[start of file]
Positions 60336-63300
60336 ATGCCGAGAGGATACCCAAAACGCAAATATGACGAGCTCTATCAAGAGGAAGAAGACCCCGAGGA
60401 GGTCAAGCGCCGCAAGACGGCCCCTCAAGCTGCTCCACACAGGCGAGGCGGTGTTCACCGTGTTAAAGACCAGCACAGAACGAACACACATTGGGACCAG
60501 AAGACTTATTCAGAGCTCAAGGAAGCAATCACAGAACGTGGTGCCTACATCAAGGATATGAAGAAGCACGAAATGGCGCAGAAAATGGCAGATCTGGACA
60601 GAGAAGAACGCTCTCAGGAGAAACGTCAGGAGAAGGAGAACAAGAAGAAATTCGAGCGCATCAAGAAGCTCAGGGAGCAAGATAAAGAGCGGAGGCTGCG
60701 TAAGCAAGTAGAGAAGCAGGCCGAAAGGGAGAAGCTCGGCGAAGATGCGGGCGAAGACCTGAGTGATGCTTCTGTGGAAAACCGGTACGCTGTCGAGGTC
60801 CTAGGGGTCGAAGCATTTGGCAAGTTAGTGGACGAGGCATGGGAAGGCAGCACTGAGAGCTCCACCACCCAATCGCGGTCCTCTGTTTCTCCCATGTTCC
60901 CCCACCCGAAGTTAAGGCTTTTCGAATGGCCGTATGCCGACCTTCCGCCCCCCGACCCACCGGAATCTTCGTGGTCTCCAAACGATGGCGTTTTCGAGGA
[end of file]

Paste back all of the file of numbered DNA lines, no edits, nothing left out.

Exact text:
Positions 60336-63300
60336 ATGCCGAGAGGATACCCAAAACGCAAATATGACGAGCTCTATCAAGAGGAAGAAGACCCCGAGGA
60401 GGTCAAGCGCCGCAAGACGGCCCCTCAAGCTGCTCCACACAGGCGAGGCGGTGTTCACCGTGTTAAAGACCAGCACAGAACGAACACACATTGGGACCAG
60501 AAGACTTATTCAGAGCTCAAGGAAGCAATCACAGAACGTGGTGCCTACATCAAGGATATGAAGAAGCACGAAATGGCGCAGAAAATGGCAGATCTGGACA
60601 GAGAAGAACGCTCTCAGGAGAAACGTCAGGAGAAGGAGAACAAGAAGAAATTCGAGCGCATCAAGAAGCTCAGGGAGCAAGATAAAGAGCGGAGGCTGCG
60701 TAAGCAAGTAGAGAAGCAGGCCGAAAGGGAGAAGCTCGGCGAAGATGCGGGCGAAGACCTGAGTGATGCTTCTGTGGAAAACCGGTACGCTGTCGAGGTC
60801 CTAGGGGTCGAAGCATTTGGCAAGTTAGTGGACGAGGCATGGGAAGGCAGCACTGAGAGCTCCACCACCCAATCGCGGTCCTCTGTTTCTCCCATGTTCC
60901 CCCACCCGAAGTTAAGGCTTTTCGAATGGCCGTATGCCGACCTTCCGCCCCCCGACCCACCGGAATCTTCGTGGTCTCCAAACGATGGCGTTTTCGAGGA